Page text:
Industrial designer and professor Chris Ebbert is a funny guy. Responding to the question “Do you sometimes like to be involved in arguments?” he wrote “I never argue. This probably caused me to eventually fail at being German.” (Ebbert now resides in Sweden.)
Ebbert has the coolest ID’er origin story I’ve heard yet. Here are his words, taken from his Quora:
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“My first patent was an apparatus that can draw straight lines on any surface. I was 13 when I got it, and 12 when I applied. It made me Europe’s youngest patent owner at the time.
“It would do straight lines on things such as model train set landscapes, car bodies, boat hulls, you name it. But also fluffy, wet, rough, or textured surfaces. Some of the journalists who wrote about me described the device as a three legged compass, which fits quite well.
“It’s a part of the registry of German patents to this day. Issued Feb 28, 1985.
“It never made me rich, at least not directly. What it did do was to convince my school that I deserved a bit of a break regarding my colossal failures in the natural sciences, and was probably safe to be let loose on society despite them.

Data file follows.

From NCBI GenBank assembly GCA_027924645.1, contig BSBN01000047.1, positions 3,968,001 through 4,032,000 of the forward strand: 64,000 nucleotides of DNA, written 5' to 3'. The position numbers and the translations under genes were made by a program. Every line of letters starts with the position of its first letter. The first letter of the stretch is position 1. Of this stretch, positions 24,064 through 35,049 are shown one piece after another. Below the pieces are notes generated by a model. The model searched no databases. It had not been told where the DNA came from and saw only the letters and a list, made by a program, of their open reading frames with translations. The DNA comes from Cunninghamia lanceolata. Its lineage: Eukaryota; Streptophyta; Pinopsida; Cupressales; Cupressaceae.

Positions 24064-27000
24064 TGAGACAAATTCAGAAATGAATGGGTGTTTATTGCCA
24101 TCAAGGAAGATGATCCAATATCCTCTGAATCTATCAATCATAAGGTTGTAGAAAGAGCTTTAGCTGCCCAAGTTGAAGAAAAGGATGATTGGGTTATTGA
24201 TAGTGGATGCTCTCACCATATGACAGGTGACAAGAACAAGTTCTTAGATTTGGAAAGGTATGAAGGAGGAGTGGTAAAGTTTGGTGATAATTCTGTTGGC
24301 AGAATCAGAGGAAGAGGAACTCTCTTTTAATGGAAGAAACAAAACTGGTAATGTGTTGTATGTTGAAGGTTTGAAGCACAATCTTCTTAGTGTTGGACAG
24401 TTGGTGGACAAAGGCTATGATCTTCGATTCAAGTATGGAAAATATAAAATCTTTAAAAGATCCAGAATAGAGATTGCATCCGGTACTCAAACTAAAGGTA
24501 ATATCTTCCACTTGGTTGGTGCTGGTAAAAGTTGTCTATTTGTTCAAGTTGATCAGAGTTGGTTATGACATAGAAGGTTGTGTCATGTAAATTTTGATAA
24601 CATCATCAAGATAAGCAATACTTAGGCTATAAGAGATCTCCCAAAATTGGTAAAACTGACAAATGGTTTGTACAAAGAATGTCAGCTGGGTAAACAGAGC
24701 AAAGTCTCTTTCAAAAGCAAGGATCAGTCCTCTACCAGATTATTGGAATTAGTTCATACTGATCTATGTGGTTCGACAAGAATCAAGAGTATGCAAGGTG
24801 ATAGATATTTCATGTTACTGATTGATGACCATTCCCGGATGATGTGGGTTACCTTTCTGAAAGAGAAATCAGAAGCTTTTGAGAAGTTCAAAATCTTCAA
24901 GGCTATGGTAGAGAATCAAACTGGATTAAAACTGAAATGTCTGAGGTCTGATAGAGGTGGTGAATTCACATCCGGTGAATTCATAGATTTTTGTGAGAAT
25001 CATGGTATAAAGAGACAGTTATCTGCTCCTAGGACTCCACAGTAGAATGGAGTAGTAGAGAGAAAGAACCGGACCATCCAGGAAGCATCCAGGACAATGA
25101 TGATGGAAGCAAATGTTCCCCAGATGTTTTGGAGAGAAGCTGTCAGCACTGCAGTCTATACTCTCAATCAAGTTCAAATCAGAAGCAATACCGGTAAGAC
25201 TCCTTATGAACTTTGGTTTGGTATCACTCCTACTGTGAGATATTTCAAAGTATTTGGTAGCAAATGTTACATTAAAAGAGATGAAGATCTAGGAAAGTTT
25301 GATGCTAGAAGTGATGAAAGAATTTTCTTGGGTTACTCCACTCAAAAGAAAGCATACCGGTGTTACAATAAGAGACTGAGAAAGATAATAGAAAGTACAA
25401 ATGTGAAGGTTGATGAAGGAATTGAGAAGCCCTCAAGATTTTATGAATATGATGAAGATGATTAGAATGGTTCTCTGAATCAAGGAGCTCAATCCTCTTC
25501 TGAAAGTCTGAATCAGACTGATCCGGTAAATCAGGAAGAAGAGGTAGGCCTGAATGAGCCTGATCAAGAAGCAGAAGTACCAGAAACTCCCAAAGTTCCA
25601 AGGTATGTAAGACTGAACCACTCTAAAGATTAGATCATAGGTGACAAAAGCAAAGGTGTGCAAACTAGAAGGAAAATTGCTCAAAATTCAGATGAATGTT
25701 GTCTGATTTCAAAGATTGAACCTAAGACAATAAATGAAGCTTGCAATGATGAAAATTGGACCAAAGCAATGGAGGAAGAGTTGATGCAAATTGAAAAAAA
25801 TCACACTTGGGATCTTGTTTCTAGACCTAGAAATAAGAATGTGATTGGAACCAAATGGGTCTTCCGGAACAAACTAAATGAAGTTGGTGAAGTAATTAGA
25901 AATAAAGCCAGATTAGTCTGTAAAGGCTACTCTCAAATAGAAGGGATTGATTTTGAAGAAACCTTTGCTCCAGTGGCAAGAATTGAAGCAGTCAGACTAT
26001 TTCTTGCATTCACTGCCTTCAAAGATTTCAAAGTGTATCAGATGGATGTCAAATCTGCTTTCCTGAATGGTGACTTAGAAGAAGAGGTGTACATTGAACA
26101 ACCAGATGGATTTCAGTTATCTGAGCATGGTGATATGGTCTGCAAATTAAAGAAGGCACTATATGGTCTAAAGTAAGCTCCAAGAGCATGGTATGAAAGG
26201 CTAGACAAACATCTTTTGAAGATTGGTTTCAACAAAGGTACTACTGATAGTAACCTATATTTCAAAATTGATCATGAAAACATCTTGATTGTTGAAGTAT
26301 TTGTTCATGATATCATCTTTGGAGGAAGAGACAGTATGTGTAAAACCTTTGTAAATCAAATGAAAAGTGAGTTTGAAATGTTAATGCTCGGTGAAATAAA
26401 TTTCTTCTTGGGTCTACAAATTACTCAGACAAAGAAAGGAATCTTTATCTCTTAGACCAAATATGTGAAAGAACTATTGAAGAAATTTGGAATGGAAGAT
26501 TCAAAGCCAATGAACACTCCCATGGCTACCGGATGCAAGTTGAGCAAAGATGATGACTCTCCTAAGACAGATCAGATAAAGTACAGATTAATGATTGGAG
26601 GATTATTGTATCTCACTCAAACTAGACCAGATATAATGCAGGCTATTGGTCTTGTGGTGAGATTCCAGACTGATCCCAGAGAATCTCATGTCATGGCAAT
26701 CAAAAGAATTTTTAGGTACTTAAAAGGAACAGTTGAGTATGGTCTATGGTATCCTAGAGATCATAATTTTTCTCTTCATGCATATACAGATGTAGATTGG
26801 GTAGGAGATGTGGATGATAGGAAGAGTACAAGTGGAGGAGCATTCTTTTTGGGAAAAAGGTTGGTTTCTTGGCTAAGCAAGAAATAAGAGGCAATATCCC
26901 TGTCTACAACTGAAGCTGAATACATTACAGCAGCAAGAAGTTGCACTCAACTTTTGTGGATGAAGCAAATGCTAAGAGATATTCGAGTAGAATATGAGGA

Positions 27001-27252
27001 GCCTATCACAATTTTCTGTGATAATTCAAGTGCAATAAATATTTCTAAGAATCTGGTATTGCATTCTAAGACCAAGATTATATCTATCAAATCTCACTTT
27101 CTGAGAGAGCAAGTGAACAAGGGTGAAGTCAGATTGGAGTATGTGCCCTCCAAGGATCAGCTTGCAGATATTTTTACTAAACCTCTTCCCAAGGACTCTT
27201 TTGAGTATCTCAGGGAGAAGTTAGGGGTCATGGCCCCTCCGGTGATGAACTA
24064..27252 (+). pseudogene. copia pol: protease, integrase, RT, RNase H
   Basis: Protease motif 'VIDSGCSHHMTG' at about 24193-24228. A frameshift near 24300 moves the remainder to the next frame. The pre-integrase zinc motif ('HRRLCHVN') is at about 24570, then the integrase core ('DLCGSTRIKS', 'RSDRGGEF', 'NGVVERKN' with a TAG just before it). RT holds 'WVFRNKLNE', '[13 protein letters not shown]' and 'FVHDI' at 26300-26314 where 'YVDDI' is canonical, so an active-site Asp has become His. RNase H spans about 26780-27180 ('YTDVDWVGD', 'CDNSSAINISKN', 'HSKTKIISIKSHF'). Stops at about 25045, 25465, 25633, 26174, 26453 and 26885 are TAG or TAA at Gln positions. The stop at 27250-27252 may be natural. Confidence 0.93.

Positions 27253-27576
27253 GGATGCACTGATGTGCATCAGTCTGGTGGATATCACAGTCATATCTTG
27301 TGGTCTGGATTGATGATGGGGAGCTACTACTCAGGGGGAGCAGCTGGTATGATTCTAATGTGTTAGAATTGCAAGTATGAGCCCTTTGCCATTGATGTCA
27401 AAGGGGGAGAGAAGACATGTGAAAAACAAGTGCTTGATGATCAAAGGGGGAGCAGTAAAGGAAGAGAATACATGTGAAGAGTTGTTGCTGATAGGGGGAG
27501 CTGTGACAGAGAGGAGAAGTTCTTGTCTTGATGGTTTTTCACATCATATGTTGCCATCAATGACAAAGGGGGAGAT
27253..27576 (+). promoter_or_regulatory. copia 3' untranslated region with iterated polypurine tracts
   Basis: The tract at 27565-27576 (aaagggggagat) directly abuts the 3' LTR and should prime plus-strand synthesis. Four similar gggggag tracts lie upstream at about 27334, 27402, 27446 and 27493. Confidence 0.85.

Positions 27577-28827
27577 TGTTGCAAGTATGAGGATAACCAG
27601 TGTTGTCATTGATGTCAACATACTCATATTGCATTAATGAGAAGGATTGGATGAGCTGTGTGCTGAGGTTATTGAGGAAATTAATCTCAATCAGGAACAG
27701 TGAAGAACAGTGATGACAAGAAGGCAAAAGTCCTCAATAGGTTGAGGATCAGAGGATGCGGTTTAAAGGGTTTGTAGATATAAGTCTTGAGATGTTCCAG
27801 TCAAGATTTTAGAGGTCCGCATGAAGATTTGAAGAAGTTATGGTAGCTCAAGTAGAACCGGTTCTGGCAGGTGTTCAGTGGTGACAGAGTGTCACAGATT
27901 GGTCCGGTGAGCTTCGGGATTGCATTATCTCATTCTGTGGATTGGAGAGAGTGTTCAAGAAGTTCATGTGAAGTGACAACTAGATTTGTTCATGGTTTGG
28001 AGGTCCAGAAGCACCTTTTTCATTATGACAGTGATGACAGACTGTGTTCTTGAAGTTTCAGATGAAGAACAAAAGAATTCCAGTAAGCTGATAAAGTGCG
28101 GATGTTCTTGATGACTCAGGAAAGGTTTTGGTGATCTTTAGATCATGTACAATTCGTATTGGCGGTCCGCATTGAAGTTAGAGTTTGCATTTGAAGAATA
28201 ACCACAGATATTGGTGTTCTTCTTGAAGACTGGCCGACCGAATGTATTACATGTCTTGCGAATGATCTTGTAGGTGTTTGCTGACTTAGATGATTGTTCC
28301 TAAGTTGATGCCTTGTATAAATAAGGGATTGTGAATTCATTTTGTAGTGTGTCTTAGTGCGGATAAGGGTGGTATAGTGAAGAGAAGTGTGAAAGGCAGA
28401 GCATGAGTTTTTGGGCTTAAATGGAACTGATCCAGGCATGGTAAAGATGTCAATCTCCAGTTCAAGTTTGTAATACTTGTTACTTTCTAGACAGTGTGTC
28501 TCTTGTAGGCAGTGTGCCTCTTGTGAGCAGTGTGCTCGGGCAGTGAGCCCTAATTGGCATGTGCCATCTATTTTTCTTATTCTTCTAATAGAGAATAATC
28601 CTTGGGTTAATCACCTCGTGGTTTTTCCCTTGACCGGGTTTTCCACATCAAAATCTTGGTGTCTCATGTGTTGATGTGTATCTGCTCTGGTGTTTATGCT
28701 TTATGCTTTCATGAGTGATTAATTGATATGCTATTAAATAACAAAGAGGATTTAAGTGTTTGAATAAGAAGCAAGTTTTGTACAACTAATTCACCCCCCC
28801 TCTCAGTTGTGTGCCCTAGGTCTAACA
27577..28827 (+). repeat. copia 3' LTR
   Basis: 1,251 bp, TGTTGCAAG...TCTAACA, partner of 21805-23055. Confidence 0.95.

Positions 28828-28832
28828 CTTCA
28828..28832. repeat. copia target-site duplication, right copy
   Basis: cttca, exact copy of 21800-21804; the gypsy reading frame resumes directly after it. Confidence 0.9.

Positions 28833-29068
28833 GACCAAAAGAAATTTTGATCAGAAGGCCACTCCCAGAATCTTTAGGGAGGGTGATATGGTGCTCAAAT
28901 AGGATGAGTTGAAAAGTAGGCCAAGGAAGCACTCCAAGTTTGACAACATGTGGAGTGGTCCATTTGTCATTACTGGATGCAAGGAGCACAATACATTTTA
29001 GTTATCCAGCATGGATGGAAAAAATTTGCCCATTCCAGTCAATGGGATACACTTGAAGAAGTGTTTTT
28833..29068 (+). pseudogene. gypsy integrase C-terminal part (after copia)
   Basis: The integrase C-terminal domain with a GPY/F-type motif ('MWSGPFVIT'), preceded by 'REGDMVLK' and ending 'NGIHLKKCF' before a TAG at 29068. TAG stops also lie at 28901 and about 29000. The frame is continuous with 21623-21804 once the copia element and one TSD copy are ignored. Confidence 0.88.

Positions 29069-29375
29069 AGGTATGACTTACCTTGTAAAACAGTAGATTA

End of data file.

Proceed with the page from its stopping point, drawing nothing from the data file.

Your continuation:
“And it taught me at a very early age how innovation validation works. My invention warranted a patent because nobody in recorded history had ever built a thing like I had, and it had a reasonable purpose, and could be manufactured according to specifications. This theme put me on my professional track for life. I went on to become an industrial designer and innovation advisor, and now teach industrial design at university level.
“It is a bit odd that a 13 year old needs to get a patent to be allowed to proceed through high school, but then, these were times when ADD and ‘dyscalculatoric school difficulties’ didn’t exist. I was just a hopeless maths student with inexplicably high arts and language marks until I got a patent.
“I may owe my career to my patent.”
If it’s not obvious how the device works, fellow Quora user and NASA mechanical engineer Kim Aaron provided the following explanation:
“The points at the bottom of the legs form a rotation axis (the dashed red line). You grab the top of the device and swing it along the circular arc. The top of the pen part is then also forced to swing along a circular arc, which drags the tip across the surface (solid red arrow). The pen is free to rotate about the connecting rod between the two side legs.
“If the surface the pen is moving over is irregular (not flat), then the tip of the pen remains in a plane and will follow the ups and down while staying perpendicular to the rotation axis. That is, the pen will draw a line where that plane intersects the object. The line is a straight line when viewed from within that plane. It’s a bit like projecting a laser sheet onto the object.”
In German, the tool is called Linier und Schneidegerät (“liner and cutter”).
Ebbert is currently a Senior Lecturer in Industrial Design at Mid Sweden University.